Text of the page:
GCC warns against ‘serious consequences’ of US move, denounces Israeli actions in Gaza

In response, officials from the UAE, the Palestinian territories and Kuwait requested an emergency session at the UN Security Council.

Setting aside their differences, the six nations that make up the Gulf Cooperation Council (GCC) collectively condemned Israel’s targeting of unarmed Palestinian protesters and the United States’ relocation of its embassy to Jerusalem, which sparked the latest round of violence.

GCC members reiterated their condemnation during an emergency Arab League meeting on May 17 chaired by Saudi Foreign Minister Adel al-Jubeir.

“We are meeting today in the backdrop of the recent developments in the occupied Palestinian territories, targeting Palestinian civilians by the occupation forces and the transfer of US embassy to Jerusalem,” said Jubeir.

“The kingdom has already warned of the serious consequences of this unjustified step as it offends the feelings of Muslims around the world,” he said, adding that the kingdom would help the Palestinian people until they establish their own independent state with East Jerusalem as its capital

UAE Minister of State for Foreign Affairs Anwar Gargash expressed similar sentiments, warning of the dangerous consequences of the US decision.

“While we express our strong condemnation of using the excessive force by the Israeli occupation against unarmed Palestinians who exercise their right and demand their legitimate rights, we warn against the negative repercussions of such a dangerous escalation and we call for an international probe to hold those responsible for this massacre accountable,” said Gargash, adding that the US move had presented more obstacles to the peace process.

Palestinians in the Gaza Strip have been protesting for seven weeks as part of the Great March of Return campaign and in anticipation of the US’s relocation of its embassy from Tel Aviv to Jerusalem. On May 14, the day the US opened its new embassy in Jerusalem, Israeli forces killed at least 60 unarmed Palestinian protesters gathered near the Gaza border.

In response, officials from the UAE, the Palestinian territories and Kuwait requested an emergency session at the UN Security Council, and UN human rights chief Zeid al-Hussein backed calls for inquiry over the deaths in Gaza.

Saudi Arabia’s cabinet denounced the US decision to move its embassy to Jerusalem and the killing of the dozens of protesters by Israeli authorities.

“Saudi Arabia strongly condemns the targeting of unarmed civilians by the forces of Israeli occupation, leaving dozens dead and injured,” said a statement from the Foreign Ministry.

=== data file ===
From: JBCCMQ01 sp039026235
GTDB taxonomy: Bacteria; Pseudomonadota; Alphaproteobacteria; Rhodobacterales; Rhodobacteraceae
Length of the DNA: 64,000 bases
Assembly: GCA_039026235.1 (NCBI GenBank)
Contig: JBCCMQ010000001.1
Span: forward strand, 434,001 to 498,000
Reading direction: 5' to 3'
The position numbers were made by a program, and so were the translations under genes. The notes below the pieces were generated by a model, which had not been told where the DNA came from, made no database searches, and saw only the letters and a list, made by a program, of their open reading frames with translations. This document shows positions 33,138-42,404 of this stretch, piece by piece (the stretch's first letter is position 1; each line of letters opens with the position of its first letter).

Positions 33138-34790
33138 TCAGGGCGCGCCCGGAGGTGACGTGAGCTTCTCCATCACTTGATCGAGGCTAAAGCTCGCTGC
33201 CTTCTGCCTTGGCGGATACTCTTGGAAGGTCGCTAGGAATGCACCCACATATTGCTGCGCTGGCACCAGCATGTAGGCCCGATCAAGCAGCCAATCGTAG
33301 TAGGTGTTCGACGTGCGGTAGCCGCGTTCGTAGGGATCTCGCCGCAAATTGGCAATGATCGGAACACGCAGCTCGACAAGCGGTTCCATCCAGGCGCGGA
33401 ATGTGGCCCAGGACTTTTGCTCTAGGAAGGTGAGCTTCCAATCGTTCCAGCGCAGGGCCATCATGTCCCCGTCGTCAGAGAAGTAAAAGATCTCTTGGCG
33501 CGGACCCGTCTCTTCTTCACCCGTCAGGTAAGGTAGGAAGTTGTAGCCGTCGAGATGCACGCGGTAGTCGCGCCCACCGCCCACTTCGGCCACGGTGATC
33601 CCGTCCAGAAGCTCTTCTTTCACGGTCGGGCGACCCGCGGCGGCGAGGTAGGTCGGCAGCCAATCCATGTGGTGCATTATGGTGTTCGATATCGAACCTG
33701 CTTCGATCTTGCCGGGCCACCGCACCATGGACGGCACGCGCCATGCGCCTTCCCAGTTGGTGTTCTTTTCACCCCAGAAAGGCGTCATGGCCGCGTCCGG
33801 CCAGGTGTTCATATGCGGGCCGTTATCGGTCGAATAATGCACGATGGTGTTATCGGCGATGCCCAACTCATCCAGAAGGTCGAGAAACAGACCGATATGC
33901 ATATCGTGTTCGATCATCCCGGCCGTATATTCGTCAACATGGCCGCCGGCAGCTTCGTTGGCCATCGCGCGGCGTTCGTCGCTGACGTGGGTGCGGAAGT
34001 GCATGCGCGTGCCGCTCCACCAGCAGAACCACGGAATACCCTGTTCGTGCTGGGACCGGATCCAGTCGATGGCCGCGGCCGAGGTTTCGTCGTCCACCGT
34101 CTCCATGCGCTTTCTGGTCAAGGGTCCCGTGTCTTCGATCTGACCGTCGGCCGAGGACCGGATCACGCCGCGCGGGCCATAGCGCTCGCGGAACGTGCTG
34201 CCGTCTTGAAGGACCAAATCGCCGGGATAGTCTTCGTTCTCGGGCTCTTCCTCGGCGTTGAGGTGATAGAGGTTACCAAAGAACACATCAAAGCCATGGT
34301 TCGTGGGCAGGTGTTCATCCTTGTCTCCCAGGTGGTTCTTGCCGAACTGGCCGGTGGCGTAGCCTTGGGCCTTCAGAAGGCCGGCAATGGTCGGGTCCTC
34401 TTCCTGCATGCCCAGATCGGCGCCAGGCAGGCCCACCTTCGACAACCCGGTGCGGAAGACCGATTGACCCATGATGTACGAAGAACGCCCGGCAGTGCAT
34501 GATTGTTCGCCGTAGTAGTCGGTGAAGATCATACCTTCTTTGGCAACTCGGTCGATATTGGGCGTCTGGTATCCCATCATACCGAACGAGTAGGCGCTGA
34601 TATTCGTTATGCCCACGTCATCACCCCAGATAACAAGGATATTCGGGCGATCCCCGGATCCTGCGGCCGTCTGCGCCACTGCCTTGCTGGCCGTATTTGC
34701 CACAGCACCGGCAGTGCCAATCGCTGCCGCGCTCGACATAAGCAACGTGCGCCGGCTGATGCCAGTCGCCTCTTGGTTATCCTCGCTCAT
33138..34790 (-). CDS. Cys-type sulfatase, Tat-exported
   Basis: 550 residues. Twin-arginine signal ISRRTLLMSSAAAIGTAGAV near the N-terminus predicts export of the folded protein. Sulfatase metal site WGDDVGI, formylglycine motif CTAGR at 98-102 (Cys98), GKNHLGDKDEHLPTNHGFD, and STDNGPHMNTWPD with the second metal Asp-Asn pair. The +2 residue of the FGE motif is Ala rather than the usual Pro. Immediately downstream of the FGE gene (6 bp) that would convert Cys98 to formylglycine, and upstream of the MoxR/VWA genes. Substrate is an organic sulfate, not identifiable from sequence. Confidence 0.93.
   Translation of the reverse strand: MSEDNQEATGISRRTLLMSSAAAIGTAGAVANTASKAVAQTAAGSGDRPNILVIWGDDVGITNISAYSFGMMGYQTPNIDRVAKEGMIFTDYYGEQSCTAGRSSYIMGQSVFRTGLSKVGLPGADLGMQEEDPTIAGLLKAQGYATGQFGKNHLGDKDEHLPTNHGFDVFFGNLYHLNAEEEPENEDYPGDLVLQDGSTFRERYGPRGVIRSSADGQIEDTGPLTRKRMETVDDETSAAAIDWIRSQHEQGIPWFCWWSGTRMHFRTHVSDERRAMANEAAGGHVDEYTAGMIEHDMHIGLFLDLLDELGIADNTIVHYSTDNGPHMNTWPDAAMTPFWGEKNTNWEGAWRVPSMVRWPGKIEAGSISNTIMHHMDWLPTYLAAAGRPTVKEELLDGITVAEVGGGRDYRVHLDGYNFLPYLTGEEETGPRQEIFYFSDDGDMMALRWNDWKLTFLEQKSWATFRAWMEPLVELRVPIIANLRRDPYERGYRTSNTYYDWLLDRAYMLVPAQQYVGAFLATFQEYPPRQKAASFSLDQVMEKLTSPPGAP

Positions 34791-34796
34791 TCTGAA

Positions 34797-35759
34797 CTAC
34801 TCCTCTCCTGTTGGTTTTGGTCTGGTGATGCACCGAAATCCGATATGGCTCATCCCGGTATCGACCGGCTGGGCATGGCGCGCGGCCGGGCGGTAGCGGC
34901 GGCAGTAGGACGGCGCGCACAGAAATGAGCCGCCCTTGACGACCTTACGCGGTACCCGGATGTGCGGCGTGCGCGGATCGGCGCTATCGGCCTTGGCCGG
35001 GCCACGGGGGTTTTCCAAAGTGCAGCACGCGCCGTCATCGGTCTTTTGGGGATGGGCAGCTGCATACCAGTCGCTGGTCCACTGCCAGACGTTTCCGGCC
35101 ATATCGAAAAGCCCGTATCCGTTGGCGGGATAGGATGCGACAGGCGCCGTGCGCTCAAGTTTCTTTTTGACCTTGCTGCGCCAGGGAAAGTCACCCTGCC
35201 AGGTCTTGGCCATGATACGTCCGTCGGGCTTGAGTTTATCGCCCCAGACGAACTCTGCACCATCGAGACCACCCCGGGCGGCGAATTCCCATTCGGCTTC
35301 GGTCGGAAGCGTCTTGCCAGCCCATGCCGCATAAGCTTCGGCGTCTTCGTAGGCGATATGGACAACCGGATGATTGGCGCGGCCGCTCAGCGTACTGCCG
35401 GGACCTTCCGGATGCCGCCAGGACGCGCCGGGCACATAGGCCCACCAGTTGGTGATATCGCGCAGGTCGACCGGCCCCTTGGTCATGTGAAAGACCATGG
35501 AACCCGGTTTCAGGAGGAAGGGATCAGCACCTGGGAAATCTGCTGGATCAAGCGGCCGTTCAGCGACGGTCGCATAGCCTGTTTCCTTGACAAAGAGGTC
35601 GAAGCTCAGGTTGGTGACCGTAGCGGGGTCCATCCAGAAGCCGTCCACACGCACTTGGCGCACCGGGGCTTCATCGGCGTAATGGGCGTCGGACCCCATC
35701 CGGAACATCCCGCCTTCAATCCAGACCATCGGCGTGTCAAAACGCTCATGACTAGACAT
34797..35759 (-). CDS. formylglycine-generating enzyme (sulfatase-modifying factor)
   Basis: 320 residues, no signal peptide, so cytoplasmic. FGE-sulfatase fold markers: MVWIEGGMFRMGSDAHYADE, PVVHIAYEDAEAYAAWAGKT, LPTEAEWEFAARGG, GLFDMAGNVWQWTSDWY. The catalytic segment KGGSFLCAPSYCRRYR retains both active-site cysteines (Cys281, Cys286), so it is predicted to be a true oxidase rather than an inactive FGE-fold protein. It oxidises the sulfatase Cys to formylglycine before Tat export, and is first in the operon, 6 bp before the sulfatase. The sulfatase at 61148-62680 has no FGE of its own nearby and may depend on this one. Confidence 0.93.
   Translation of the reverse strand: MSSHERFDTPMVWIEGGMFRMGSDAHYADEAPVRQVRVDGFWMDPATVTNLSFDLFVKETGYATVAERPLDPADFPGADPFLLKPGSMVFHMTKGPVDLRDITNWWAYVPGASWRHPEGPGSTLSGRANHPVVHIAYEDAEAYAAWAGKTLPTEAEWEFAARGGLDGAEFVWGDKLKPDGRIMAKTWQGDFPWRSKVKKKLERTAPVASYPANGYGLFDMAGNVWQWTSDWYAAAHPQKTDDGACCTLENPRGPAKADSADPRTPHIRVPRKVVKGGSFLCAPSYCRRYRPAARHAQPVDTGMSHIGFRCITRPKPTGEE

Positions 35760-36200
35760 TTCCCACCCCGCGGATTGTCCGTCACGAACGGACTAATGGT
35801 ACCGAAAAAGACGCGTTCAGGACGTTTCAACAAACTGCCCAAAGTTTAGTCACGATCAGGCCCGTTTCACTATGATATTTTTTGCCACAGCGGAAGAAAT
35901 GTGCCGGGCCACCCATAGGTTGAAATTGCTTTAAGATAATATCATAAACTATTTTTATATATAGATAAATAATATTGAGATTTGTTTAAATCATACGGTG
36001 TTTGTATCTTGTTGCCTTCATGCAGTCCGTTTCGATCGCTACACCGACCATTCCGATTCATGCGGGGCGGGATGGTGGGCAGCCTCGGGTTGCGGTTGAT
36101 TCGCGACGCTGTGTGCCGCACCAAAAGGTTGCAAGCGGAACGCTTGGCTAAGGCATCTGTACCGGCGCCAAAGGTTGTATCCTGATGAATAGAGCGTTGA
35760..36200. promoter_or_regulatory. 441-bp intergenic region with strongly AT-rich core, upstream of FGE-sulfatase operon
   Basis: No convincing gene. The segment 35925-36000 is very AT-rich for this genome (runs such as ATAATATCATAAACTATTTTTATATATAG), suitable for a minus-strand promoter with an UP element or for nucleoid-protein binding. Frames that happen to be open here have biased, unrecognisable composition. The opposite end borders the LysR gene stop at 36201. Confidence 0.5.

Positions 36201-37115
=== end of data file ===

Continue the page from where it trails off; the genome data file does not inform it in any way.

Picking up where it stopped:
“The international community must shoulder its responsibilities to stop violence and protect the brotherly Palestinian people,” the statement added.

Bahrain’s Shura Council also condemned Israel’s response, calling authorities’ use of force “unjustified and excessive.”

Qatari Foreign Minister Mohammed al-Thani also spoke out against the events in Gaza.

Oman issued a statement expressing solidarity with the people of Gaza, while also calling for “the Palestinian people to establish an independent state” along the 1967 borders with Jerusalem as its capital, according to Oman Daily website.

Kuwait, through its UN representative, called on the international community to recognise an independent Palestinian state with East Jerusalem as its capital during the emergency UN Security Council meeting.

“We are concerned about policies, measures and actions taken unilaterally by Israel, the occupying power, which aims at changing the reality on the occupied territory, topped with the continuation and the expansion of settlement activities which are illegal measures and constitute a flagrant violation of Security Council resolutions and international law, mainly resolution 2334,” Kuwait’s ambassador to the UN, Mansour al-Otaibi, said.

The latest series of events is a major setback for the peace process, especially the Arab peace initiative, the brainchild of the late Saudi King Abdullah bin Abdulaziz Al Saud, who unveiled the plan while crown prince in 2002.

The initiative calls for a two-state solution to the Israeli-Palestinian conflict and the normalisation of ties between 57 Arab and Islamic countries and Israel. The plan is predicated on Israel withdrawing from Arab lands occupied during the 1967 war, as well as a just settlement to the Palestinian refugee issue based on UN General Assembly Resolution 194.

This article was originally published in The Arab Weekly.